Psyche! I rarely sell anything on ebay so this isn't a page of up and coming or present ebay offerings. This is a PSA only page to help you cover your butukus when dealing on ebay or anywhere else online. This section mostly deals with ebay but the same tools should be used anytime you buy online. It always breaks my heart when normally smart people who are just dumbshits about understanding human nature get screwed out of their hard earned ching. Hopefully this will prevent a few, and if it prevents just one it was worth the write. Bear in mind I've gotten some terrific deals from those that others wouldn't touch just by doing all the legwork to get comfortable. A sale that's really suspicious scares most people away to let the pro's work, competing against those that don't have a clue it's even suspicious! ;o}

This page just deals with outright fraud, I don't even want to start on the page that deals with getting less than advertised!!!


I do buy many guitars from ebay so I do view every high end Ibanez auction. The number of pure con auctions is staggering just on the high end!!  US ebay is the most prone but I don't believe for a second other country sites aren't getting slammed too. Enough to get me off my ass and type out this page anyway. None of this checklist guarantees that an auction is a con, but these are classic signs that it is, the more signs the greater the chance.

  • New user, usually with 0 feedback
  • New user account recently registered
  • Low feedback inactive user
  • Short duration, usually 3 day
  • Starting price
  • Stock file pictures
  • Copy and paste description
  • Brand new
  • Almost no description
  • Stupid description
  • Money order / Cashiers checks only
  • Location not specific
  • Private Auction near guarantees a con
  • Outside ebay
  • Too good to be true
  • Rush rush

New user, obviously you can't take $1500 bucks from somebody and expect to use that ID for long. Getting an ID is as easy as having a stolen credit card number.

Recently registered. rarely do I see con auctions with ID's over a month old. This does not mean that a good con doesn't open an account, actually buy a few things cheap to build a little feedback, then post con sales.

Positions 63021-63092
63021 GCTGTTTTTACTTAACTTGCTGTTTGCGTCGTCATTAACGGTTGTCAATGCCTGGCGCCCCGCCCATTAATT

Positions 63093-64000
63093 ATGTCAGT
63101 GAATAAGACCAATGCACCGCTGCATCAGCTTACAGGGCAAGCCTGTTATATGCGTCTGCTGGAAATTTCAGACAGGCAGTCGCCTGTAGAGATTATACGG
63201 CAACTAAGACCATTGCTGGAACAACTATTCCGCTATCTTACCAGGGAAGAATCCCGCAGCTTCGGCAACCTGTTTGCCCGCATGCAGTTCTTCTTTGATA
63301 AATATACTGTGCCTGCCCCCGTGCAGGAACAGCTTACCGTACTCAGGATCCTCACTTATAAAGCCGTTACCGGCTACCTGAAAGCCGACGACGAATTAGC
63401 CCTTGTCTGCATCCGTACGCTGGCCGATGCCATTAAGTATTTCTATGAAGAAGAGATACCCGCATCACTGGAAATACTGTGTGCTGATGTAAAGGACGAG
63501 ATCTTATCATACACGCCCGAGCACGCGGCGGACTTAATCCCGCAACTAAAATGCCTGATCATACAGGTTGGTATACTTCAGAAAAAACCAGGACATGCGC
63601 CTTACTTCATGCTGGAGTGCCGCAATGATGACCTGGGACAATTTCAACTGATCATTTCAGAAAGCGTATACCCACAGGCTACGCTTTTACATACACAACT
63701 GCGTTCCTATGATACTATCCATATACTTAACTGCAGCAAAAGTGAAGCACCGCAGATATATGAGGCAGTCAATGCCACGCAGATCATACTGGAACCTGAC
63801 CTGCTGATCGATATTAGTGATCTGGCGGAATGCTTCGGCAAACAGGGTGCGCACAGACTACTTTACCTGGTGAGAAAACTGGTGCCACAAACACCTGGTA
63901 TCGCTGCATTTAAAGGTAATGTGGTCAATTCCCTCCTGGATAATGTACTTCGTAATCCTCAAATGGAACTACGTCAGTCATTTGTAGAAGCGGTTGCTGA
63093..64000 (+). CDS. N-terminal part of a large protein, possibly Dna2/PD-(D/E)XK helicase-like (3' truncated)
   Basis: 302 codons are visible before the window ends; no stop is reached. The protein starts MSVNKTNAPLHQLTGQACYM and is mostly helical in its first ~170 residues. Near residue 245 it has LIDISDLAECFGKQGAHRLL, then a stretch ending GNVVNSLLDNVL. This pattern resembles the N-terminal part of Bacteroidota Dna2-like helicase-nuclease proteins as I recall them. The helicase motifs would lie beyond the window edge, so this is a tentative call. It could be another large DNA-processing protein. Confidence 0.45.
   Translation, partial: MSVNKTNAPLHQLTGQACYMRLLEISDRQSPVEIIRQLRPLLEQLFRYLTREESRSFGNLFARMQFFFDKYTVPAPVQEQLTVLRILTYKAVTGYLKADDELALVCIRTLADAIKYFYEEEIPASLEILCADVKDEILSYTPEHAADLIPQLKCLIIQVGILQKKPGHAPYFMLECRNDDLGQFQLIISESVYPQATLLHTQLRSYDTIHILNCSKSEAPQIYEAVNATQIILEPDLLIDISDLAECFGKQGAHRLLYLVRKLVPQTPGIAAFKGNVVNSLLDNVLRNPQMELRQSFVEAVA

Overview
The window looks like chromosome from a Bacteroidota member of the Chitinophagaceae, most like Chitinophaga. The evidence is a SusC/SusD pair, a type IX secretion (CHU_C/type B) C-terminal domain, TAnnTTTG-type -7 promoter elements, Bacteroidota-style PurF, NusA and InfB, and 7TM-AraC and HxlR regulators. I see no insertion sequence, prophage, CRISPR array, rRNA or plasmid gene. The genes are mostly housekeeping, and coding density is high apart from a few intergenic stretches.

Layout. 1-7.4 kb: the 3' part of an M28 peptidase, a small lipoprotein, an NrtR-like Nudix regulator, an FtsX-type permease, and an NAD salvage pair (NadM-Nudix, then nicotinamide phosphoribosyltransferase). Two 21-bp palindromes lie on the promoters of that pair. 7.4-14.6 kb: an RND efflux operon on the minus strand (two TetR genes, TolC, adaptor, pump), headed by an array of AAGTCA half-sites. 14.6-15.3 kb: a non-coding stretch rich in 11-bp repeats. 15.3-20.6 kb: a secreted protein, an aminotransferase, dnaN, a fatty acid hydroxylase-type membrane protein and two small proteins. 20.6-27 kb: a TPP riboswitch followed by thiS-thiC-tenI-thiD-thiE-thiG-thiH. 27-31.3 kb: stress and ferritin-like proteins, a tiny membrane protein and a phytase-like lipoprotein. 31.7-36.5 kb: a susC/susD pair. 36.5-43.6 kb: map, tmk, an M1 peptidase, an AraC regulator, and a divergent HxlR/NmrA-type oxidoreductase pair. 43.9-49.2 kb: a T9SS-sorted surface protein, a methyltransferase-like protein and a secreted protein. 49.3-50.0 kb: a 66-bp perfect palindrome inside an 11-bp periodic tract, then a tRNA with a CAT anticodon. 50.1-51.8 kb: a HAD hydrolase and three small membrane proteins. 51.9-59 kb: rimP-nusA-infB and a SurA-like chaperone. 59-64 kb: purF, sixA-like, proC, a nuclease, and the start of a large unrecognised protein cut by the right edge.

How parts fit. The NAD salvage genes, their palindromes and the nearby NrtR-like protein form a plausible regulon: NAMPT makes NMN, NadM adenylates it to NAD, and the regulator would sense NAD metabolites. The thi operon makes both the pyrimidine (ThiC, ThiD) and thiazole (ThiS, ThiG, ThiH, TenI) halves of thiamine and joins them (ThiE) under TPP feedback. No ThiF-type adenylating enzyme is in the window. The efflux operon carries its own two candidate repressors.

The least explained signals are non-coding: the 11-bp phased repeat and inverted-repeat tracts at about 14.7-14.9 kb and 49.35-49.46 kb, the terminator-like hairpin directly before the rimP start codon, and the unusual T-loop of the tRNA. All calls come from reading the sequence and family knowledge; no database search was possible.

Low feedback inactive user, these are usually the worst to detect but if you watch everything usually the auction will be a copy and paste of a previous real auction including pics. These are accounts of those that were dumb enough to follow those "We lost your password, you need to come reregister" emails and they just give their ID away to some con to use for a few days or weeks. If the user isn't active he might not ever see he can't log into his account, or for those cons that don't change the password after they gain access, that the real user is now selling. Basically he can't do anything because the email addresses on the account have been changed, because the con is answering your mail of course. The only clue is how long it's been since his last feedback was posted, the longer the stretch the more inactive,  but also check to see if the user is bidding on anything else because the con usually isn't going to be.

Short duration, usually 3 day, this is just a typical way they operate since most of these auction get closed by us wary ebayers before they would normally end. This doesn't mean a 5 or 7 day con auction isn't common too, but the current trend is for 3 day sales.

Starting price, the starting price is usually stupid low, $1, $10, $100, and without reserve. They could care less if it doesn't make top dollar, they're not actually selling anything. I love to see 0 feedback newly registered user listing a JS2KPLT for $50 and no reserve. Sure, I believe a new user had enough confidence in ebay to put up a guitar he probably has over $3000 in and risk it selling for $1200.

Stock file pictures, not that alot of ebayers don't go to and use the companies digipics, but this is one more clue. These cons get their pics somewhere and most of the time they're actually copied from someone else's auction or website.

Copy and paste description, usually from a fairly recent auction of the same model, usually one that recently closed and can be found through a completed item search, or many times it's another auction that's currently running! Then you'll find the ones that copy and paste the description right off the factory website.

Brand new is a favorite way to describe these stock file pics and factory copied description, it's fast and easy and most con men are lazy bastards. Some of them will even list all the warranty information. News flash, warranties are not honored on sales from non authorized vendors, and most companies don't allow ebay sales by their vendors to begin with. [Ibanez reps will allow their stores an occasional auction to clear something tough to move from inventory and you'll have a receipt from an authorized vendor. If the vendor doesn't have the reps permission they risk loosing their authorization and won't take that chance]

Almost no description, basically the "clueless" description. If they didn't steal a description somewhere else they've got to make one up, and since they're cons and really don't have a clue what they're talking about, it reads like it. [The trick is a few of these are actual real auction and usually sell for the best prices because they're so suspicious. If I can't verify everything on my maximum security checklist I'm game, usually. If one hair crawls on my neck it's a flat no.